Being in a relationship is just about impossible when your significant other’s parents hate you. The relationship can never really go anywhere if the parents don’t approve. Sure, you and your significant other could agree to defy his or her’s parents and just be together, but come on that only actually works in the movies. Even in the movies, it’s almost impossible to make it work, and it doesn’t end up working out until the very last 10 to 15 minutes of the movie. The worst part about a situation like this is when you can’t figure out the reason why the parents hate you. You’re funny, charming, kind…and respectful. What more could potential parent-in-laws want?
Well, to be quite honest; they’re probably expecting a lot. There could be a ton of reasons why they hate you. If they are super particular and actively involved in their (grown adult) child’s life, they could come up with any possible reason to hate you. And most of them are bigger picture reasons that you’re just a rude and disrespectful a**hole every time you see them. Although that is a significant reason for them to overall just hate you. Whether you have the strength and courage to fight out the disapproving parents is up to you, but before you do; you have to figure out why they hate you.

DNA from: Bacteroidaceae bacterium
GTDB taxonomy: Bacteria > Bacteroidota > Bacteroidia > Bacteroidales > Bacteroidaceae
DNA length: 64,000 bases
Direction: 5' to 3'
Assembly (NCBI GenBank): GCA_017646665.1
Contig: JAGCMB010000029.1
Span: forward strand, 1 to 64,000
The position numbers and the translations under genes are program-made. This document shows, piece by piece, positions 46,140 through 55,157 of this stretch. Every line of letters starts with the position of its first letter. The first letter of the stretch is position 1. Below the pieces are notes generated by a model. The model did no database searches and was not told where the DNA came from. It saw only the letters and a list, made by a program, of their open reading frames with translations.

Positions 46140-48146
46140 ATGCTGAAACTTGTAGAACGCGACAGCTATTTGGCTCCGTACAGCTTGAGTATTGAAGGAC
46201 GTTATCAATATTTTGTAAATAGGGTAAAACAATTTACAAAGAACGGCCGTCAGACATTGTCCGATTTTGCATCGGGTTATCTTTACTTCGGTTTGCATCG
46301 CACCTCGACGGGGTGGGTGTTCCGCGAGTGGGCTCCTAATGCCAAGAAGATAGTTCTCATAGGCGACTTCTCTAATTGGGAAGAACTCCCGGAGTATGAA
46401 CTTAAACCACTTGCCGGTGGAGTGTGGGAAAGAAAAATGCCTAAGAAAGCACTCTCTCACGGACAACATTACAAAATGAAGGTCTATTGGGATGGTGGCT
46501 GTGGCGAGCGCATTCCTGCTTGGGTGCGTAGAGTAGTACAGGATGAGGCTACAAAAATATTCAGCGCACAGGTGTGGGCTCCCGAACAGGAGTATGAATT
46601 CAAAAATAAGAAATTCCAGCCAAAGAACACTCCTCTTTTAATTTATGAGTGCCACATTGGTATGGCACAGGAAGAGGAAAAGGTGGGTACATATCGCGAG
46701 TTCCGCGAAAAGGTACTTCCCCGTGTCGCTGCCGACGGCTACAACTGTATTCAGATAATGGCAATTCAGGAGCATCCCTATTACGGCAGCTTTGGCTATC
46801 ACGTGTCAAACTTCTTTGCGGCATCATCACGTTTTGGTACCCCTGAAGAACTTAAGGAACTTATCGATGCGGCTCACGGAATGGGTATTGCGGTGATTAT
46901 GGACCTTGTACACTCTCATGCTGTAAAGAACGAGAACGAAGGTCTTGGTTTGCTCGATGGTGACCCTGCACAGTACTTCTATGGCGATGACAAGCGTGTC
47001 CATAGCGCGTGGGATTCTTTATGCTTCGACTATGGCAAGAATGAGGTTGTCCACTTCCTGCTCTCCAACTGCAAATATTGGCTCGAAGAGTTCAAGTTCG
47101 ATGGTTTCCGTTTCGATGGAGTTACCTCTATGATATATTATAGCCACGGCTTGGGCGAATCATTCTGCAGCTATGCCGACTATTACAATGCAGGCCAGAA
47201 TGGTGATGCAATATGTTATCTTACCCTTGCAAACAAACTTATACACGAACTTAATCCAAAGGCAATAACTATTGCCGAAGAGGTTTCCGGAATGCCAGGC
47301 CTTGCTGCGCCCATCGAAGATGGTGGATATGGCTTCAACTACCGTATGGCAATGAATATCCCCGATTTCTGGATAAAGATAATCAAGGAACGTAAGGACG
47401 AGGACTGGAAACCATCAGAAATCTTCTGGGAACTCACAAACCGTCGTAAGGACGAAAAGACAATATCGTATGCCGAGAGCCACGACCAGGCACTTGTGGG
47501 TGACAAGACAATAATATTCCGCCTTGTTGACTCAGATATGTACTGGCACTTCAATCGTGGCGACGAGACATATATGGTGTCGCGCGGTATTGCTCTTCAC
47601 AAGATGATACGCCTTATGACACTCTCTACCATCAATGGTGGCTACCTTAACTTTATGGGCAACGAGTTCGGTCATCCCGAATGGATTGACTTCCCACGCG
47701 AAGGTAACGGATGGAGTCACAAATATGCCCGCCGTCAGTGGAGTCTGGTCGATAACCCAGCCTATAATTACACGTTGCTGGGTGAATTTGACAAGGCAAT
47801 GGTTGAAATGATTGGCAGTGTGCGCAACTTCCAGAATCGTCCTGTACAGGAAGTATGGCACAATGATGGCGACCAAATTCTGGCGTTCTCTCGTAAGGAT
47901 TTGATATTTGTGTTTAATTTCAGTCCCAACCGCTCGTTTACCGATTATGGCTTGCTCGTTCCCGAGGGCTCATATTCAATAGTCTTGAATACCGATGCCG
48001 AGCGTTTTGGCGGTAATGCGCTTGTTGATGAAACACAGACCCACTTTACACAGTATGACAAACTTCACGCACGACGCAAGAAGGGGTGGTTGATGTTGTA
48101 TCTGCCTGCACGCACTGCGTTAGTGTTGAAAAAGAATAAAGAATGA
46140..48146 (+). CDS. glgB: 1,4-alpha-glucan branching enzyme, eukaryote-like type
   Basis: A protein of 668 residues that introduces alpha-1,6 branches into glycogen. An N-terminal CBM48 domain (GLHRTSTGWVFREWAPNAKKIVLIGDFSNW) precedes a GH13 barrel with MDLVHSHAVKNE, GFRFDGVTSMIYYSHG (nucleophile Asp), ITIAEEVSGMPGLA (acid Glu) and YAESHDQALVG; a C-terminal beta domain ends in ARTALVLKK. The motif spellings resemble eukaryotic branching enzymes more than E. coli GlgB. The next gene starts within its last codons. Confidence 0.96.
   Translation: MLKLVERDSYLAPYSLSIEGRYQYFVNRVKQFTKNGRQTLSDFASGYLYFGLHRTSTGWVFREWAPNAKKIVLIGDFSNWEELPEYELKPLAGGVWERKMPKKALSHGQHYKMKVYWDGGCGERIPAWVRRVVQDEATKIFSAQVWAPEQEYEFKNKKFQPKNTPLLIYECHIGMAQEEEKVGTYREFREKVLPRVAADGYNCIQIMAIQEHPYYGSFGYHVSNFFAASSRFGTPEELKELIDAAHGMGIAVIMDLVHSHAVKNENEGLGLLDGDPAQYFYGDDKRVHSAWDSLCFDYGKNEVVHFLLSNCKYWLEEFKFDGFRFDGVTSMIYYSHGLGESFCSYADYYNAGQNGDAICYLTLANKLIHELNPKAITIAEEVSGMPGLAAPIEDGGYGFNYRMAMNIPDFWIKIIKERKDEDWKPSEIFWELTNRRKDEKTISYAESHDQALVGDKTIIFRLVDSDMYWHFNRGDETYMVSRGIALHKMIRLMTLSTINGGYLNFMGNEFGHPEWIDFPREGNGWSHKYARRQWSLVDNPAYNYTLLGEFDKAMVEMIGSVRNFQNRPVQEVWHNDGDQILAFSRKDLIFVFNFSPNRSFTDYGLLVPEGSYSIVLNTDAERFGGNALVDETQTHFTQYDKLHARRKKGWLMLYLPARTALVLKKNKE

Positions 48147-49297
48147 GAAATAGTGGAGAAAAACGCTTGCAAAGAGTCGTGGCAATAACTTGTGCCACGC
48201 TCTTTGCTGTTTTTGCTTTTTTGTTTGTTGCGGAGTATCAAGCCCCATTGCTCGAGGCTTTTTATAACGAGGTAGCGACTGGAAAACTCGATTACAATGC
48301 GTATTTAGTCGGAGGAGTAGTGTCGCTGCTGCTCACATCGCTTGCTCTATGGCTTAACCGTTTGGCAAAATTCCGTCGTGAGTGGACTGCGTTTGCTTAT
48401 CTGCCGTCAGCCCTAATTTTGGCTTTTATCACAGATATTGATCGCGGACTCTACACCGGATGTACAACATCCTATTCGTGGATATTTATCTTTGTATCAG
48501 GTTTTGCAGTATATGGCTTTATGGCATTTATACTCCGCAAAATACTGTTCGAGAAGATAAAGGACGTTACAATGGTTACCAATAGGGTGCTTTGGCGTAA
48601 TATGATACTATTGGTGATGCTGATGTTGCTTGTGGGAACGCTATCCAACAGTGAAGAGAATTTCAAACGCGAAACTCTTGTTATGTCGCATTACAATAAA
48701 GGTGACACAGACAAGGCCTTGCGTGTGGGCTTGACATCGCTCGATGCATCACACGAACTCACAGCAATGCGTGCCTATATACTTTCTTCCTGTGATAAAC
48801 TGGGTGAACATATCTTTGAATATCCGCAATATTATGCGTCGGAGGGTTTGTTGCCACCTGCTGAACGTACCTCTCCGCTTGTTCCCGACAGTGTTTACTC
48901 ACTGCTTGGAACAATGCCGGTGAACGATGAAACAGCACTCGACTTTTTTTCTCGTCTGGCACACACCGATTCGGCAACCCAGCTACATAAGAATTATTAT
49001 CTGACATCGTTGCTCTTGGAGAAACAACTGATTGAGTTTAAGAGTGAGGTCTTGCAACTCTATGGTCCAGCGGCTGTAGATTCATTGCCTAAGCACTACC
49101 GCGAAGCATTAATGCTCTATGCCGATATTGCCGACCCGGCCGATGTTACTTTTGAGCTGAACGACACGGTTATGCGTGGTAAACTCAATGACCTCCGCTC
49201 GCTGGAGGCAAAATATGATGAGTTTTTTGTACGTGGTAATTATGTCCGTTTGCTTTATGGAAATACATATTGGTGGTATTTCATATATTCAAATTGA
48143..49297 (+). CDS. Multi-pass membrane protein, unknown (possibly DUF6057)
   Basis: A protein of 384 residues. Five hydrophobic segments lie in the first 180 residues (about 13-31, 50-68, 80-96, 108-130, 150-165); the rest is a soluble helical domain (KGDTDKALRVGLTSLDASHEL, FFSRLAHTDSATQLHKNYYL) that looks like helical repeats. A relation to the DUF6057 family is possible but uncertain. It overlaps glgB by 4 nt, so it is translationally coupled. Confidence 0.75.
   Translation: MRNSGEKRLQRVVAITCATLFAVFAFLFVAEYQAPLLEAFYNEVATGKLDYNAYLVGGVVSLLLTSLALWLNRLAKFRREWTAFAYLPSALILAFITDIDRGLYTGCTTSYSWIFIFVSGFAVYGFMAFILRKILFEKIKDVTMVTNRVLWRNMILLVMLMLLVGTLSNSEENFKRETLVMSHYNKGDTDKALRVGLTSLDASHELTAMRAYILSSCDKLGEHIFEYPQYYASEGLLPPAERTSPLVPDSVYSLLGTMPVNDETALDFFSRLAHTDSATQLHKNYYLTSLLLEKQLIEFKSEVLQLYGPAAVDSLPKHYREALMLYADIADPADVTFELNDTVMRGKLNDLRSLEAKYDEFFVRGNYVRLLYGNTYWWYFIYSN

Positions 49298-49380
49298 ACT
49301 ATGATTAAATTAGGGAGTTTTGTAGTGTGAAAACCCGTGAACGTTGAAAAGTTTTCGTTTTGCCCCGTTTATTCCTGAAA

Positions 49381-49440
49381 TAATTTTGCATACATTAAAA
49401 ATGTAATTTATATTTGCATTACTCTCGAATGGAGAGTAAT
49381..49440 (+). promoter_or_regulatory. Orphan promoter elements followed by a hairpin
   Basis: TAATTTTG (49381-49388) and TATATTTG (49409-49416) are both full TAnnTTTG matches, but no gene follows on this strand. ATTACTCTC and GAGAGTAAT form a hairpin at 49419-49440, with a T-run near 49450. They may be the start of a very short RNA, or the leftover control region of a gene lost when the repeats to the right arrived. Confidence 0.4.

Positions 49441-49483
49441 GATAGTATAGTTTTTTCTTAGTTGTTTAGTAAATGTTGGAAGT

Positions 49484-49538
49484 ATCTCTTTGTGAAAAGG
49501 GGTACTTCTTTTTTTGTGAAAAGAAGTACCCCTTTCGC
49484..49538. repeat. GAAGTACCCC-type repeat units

1. They already have someone in mind for their son/daughter.
Shocker right? Arranged marriages, or arranged dates if you will, still exist. In this day and age, however, there are parents who want their son/daughter to marry someone with more money or someone that works in a specific industry and could provide their son/daughter with a job that they probably would not be able to get otherwise.
2. They are not ready for someone to be getting serious with their son/daughter.
A lot of times parents are still so involved in their son/daughters life well behind their mid-twenties, that they don’t think their son/daughter is ready to be serious with someone. For this reason, they feel and make themselves believe that their son/daughter is not ready to be in a committed relationship.